Demographic growth in Algeria increases pressures on government

Sunday 30/07/2017
Uncertain future. Boys play football in Algiers. (Reuters)

Tunis - Algeria’s population to­talled 11.6 million when the country won its in­dependence in 1962 af­ter a war against French colonial occupation. Morocco’s population was 13.1 million the same year.
By January 2017, Algeria’s popu­lation was 41.3 million and Mo­rocco’s, at 35.1 million, had grown much less.
Algeria has added almost 1 mil­lion inhabitants each year over the past three years, causing its population to grow at an average of 2.2% per year, figures released by the state-run National Statistics Office stated. The Moroccan popu­lation has grown at an annual rate of 1.37%.
Official statistics predicted Alge­ria’s population to expand to 42.2 million by next January and swell to 51 million by 2030.
Such human potential bolsters Algeria’s ambitions to play a bigger leadership role in Africa. Algeria boasts the second most powerful army on the continent, according to Global Firepower, which ranks nations’ militaries based on more than 50 factors. The CIA ranked Algeria eighth in the world in the percentage of its GDP that was al­located to the military.
Algeria also has Africa’s largest land mass — nearly 2.4 million sq. km. However, its rising population is weighing heavily on Algeria’s at­tempts to resolve a chronic housing shortage and massive unemploy­ment, which have fuelled discon­tent among an increasingly restive populace.
The latest political warning came during last May’s elections, when 65% of the eligible voters stayed away from the polls.
Some voters bucked the predict­able electoral routine by casting blank votes or spoiling ballots — be­tween them, nearly one-quarter of cast ballots — with protest messag­es, revealing discontent with the political class and adding a layer of uncertainty to the blurred transi­tion of power from ailing Algerian President Abdelaziz Bouteflika.
Voter turnout was extremely low, with 35% of eligible citizens voting, compared to 43% in the 2012 elec­tion.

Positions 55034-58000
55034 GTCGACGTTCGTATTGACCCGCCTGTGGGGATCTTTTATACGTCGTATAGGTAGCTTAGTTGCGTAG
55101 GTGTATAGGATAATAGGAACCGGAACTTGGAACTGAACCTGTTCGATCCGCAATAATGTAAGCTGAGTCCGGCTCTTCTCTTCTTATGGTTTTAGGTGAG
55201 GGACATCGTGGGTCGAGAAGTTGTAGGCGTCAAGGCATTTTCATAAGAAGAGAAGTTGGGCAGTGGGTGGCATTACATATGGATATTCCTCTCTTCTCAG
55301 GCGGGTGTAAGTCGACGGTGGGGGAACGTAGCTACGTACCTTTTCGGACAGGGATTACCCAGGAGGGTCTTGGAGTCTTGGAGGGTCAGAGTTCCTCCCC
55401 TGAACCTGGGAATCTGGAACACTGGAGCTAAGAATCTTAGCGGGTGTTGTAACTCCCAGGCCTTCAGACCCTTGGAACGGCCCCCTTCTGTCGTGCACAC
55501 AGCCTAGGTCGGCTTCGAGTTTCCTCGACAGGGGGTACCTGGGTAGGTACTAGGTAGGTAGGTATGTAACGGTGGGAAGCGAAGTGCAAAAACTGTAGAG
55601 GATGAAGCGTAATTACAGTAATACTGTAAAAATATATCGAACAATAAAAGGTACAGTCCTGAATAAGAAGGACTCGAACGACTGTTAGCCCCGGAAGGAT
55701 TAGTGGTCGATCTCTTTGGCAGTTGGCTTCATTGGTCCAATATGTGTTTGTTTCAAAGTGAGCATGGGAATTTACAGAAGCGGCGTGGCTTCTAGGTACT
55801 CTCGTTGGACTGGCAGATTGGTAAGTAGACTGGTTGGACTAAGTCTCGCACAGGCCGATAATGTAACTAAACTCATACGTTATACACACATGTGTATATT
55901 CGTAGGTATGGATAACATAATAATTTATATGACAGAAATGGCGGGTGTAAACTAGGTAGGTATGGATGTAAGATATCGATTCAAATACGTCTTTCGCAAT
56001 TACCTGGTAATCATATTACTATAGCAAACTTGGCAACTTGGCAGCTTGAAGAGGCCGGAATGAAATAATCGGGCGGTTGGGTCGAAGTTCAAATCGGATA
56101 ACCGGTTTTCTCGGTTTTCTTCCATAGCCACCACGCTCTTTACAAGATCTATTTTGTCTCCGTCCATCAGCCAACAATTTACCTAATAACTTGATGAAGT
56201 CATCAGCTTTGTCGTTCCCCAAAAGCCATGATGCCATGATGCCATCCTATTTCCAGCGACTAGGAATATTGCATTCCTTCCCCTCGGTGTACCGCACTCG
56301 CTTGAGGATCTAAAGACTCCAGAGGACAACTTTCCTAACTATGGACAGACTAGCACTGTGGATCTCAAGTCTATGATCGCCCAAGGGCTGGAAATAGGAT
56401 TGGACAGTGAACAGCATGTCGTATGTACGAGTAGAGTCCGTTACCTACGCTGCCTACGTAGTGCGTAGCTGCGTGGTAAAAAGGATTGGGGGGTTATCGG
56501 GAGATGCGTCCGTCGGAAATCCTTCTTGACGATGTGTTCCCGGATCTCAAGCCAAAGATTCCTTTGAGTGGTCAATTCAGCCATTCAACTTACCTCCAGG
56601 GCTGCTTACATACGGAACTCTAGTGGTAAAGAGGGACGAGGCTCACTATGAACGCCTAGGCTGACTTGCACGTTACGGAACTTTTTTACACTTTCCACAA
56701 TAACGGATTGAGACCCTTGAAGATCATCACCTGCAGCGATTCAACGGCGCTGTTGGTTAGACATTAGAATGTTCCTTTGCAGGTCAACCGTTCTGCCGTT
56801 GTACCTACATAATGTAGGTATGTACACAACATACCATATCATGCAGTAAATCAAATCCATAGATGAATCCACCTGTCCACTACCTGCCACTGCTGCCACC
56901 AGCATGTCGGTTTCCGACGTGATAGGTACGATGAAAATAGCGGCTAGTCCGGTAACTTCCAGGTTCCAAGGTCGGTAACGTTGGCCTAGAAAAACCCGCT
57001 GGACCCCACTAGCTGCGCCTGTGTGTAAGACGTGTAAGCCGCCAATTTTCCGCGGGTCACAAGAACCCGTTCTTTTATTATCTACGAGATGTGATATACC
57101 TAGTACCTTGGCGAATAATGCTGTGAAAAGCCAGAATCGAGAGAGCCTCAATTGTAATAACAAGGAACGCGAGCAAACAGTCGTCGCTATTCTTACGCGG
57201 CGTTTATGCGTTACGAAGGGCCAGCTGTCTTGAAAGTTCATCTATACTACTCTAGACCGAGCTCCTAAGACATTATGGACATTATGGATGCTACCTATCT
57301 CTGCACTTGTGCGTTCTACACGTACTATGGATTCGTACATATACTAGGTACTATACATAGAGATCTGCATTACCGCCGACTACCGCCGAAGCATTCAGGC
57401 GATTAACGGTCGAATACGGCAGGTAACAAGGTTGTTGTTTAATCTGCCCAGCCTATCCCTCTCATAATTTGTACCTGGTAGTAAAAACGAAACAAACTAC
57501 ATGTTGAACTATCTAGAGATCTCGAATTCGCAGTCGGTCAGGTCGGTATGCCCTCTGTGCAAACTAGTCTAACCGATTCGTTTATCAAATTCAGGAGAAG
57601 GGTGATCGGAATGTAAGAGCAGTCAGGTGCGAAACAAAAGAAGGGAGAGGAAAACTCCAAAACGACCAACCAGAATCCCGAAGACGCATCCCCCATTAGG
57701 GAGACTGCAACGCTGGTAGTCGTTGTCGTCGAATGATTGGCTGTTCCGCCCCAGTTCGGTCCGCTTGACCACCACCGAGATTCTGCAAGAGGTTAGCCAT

Algeria has for decades struggled to address a housing shortage, as its natural demographic expan­sion coincided with a rural exodus towards more urban areas offering better job opportunities and living conditions.
Research by Professor Tahar Bellal from Algeria’s Setif Univer­sity stated that population growth trends are likely to exacerbate the housing shortage. The country is estimated to need 2 million hous­ing units by 2025, despite a $65 billion government housing pro­gramme that ends in 2019.
In the 1960s, Algeria echoed Chi­na and the former Soviet Union’s position of advocating rapid popu­lation growth.
The North African country based its prestige on competing for lead­ership of the third world.
As a result, the government ig­nored the view that controlling population growth is a precondi­tion for balanced development. Algeria’s neighbours — Tunisia and Morocco — sided with South Korea, Taiwan and Singapore in the view that family planning helps sustain economic development and further the rights of women.
Algeria adopted family planning later in the 1980s when control of fertility became one of many fac­tors affecting population growth.
Zahia Ouadah Bedidi, who stud­ies demographic changes in Alge­ria, argued that “the effectiveness of family planning depends closely on policies directed at encouraging other social changes favourable to controlling fertility: Improvements in health, development of educa­tion, improved status for women, women’s access to gainful employ­ment and economic and social re­sponsibility.”
She and other experts said Alge­ria’s young people were bearing the brunt of the effects of demographic growth that led to shortages of housing and jobs.
“Unable to marry, they (young Algerians) are suffocated by the so­cial norms and taboos that forbid any sexual relations outside mar­riage,” Bedidi said.
It was an average 25.22% from 2010-15, reaching an all-time high of 29.9% in 2015 and a record low of 21.5% in 2010, official data indi­cated.
Algerian Health Minis­ter Mokhtar Hasbellaoui was quoted as saying that “many families are resorting to fertil­ity control once they already have many chil­dren.”
“Family planning must involve several social and economic sectors to be an effective and integrated ap­proach that includes em­powerment of the families,” he said.
Former Prime Minister Ahmed Benbitour warned that “a sober analysis of the economic, social and political situation shows that an imminent danger looms over the future of the nation which could render the probability of a social explosion quite likely.”
He cited Algeria’s rank­ing as 108th in the Global Innovation Index, 111th in stability and political security, 124th in getting a bank loan and 106th in ease of starting a business.
“Indeed, the nation is in a situation that is more in the way of an aircraft that has lost its pilot in flight and will inevitably crash. We do not only know who will pick the debris,” he said in an opinion piece published July 19.

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